It started as a school assignment. I was using a humanities course that stressed reading classic literature. The course not only required students write a review of each book they read, but to identify the book’s protagonist, antagonist, the author’s worldview (and the reason why the reader thought so), five new vocabulary words with definitions, and the title of the next book they would be reading.
I was about as eager to write book reviews as most cats are to take a bath.
But even after the humanities course, I seemed to be haunted by book reviews throughout my high school years. The college prep curriculum I used featured its own book review format. It was far more casual, with just the book’s metadata and a brief summary required. (In this case, brief meant three book reviews would fit on an 8.5 x 11″ page.)
I still found writing reviews to be tedious. However, I did enjoy looking back at all the books I had read. This sliver of benefit led me to continue writing book reviews throughout high school and beyond. Even today I write reviews. Because review writing has been part of my life for over 10 years, I wanted to share the joy of book reviews.
Why Review a book?
Today we have more opportunities to review items, services and people (hello Sarahah!) than I ever remember in the past. Creating a book review for the express purpose of sharing on Goodreads, Amazon or my website provides writing encouragement.
The main reason I routinely review books, though, is to address my memory shortfalls.
If I want to remember the names of the books I’ve read, I write them down. And, because reviews are more than a book list, I have information beyond the title. Fun facts about each book stick with me through reviews. I can check how old I was when I last read a certain book and what I thought about it, which is especially helpful if I’m deciding what to recommend to a younger reader.
People who I only know as screen names have blessed my life through taking time to write reviews. I’d like to thank the hundreds of readers who have helped steer me toward books I’ve loved reading.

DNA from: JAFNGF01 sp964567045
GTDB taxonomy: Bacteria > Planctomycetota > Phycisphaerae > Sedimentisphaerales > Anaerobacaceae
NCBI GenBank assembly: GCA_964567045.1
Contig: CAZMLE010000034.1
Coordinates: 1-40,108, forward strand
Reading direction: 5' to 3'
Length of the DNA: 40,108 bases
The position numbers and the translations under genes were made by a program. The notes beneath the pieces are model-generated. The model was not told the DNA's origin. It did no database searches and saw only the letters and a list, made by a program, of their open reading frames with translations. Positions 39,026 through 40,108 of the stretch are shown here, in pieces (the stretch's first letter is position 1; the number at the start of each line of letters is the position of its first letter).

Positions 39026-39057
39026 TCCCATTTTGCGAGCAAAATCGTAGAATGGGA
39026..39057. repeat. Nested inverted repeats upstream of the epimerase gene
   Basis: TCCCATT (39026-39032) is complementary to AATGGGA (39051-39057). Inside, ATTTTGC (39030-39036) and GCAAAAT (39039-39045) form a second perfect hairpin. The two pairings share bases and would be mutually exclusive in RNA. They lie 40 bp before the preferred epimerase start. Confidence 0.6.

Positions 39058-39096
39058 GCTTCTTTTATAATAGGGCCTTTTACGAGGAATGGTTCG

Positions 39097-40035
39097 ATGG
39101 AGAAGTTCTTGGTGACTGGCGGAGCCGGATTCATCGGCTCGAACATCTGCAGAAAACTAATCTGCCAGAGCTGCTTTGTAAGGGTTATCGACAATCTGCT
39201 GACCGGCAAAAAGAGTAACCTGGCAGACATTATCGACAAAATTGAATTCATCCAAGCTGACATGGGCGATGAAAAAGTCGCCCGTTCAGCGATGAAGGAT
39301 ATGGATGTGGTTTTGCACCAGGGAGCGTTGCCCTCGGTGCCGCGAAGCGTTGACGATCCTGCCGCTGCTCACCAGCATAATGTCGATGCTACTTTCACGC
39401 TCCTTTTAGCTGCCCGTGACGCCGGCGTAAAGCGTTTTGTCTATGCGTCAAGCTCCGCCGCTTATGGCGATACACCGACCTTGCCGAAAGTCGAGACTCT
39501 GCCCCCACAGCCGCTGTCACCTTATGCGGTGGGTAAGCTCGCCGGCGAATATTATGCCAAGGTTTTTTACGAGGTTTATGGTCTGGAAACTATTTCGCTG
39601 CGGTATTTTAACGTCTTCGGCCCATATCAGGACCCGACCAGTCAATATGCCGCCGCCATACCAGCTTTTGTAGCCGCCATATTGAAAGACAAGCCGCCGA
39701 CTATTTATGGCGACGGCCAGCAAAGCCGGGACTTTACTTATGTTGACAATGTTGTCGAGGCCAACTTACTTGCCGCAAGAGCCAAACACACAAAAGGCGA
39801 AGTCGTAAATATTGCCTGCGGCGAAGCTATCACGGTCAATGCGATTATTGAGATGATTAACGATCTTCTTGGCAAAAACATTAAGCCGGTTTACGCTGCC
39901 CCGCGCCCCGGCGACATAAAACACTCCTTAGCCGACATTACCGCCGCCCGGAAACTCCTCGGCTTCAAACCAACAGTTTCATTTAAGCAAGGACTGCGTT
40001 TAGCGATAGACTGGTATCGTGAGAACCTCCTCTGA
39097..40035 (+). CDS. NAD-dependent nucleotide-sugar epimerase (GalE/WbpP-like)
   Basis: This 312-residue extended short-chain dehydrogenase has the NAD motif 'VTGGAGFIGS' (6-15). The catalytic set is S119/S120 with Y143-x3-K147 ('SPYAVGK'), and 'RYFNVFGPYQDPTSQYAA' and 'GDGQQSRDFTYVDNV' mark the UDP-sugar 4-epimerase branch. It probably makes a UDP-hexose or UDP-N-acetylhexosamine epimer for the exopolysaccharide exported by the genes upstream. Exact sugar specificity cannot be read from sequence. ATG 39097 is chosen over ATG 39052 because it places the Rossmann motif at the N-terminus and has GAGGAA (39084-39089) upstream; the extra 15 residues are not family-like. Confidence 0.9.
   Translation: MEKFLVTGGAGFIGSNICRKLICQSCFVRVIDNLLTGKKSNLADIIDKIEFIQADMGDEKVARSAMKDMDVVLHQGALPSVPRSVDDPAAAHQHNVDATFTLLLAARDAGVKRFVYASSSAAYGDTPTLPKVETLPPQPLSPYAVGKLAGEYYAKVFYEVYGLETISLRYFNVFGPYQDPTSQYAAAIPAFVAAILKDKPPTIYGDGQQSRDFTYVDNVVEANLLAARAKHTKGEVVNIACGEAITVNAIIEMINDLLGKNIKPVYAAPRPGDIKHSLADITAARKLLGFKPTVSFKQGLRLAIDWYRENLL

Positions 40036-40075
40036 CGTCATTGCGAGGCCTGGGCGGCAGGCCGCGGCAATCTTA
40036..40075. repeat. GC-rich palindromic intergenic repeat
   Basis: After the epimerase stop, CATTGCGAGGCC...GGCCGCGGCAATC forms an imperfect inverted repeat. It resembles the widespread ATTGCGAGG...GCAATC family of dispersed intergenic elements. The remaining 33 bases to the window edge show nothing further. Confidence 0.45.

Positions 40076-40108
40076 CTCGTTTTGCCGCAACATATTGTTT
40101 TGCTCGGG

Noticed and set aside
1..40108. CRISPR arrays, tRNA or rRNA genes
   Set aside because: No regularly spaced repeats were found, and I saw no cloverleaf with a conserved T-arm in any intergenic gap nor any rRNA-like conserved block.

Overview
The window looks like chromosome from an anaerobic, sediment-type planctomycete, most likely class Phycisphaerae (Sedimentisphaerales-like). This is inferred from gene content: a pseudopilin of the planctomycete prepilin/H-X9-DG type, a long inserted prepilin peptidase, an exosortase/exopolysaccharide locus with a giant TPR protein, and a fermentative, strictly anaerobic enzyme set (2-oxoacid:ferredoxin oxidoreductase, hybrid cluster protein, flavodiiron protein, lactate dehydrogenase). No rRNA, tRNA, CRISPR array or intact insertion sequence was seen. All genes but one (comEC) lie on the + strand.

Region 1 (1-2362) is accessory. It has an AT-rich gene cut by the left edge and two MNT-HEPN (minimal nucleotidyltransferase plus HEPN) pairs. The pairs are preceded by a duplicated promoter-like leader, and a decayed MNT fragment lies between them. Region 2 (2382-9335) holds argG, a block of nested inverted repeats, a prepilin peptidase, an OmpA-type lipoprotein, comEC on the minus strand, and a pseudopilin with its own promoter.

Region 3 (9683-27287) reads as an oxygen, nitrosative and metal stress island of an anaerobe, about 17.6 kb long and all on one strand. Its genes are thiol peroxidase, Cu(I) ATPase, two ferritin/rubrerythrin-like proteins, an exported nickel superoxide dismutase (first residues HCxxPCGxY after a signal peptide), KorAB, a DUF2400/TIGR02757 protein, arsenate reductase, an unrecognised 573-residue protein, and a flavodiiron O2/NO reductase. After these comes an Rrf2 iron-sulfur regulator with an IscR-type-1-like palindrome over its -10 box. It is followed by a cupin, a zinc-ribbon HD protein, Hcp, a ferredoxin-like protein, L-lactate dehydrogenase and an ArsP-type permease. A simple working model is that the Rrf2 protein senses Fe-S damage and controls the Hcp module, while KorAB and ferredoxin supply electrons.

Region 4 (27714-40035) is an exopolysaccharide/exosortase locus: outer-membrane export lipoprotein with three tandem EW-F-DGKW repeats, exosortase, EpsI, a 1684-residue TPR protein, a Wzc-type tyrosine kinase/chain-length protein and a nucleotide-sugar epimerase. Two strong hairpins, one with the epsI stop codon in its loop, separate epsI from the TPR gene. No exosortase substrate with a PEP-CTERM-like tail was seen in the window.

These reasons keep me writing about books. But how did I make writing reviews fun?
Reviews began to be fun was when I kept them brief and tried fresh ways of compiling book information.
The Index Card
For over two years now, I’ve been using index cards to take book notes. I first tried this while writing College Without the Campus. In my research for the book, I read several books about higher education, and I needed a place to write down interesting facts that I wanted to reference in my book. When I went to grab something to write on, the closest paper nearby was an index card.
Little did I realize this was going to become my favorite way of taking book notes.
Now I use the card to write key thoughts, quotes, and book titles mentioned by the author. The index card gives me a place to jot new vocabulary words, paraphrase influential statements, and write down concepts to research. When I’m finished with the book, I use the card to write my review.
It took time to find enjoyment in writing book reviews. What kept me going was being able to look back at the books I had read and remember what I thought of them. Now, writing reviews has become habit! Using index cards and keeping them brief makes it fun.
How do you like to keep track of what you read?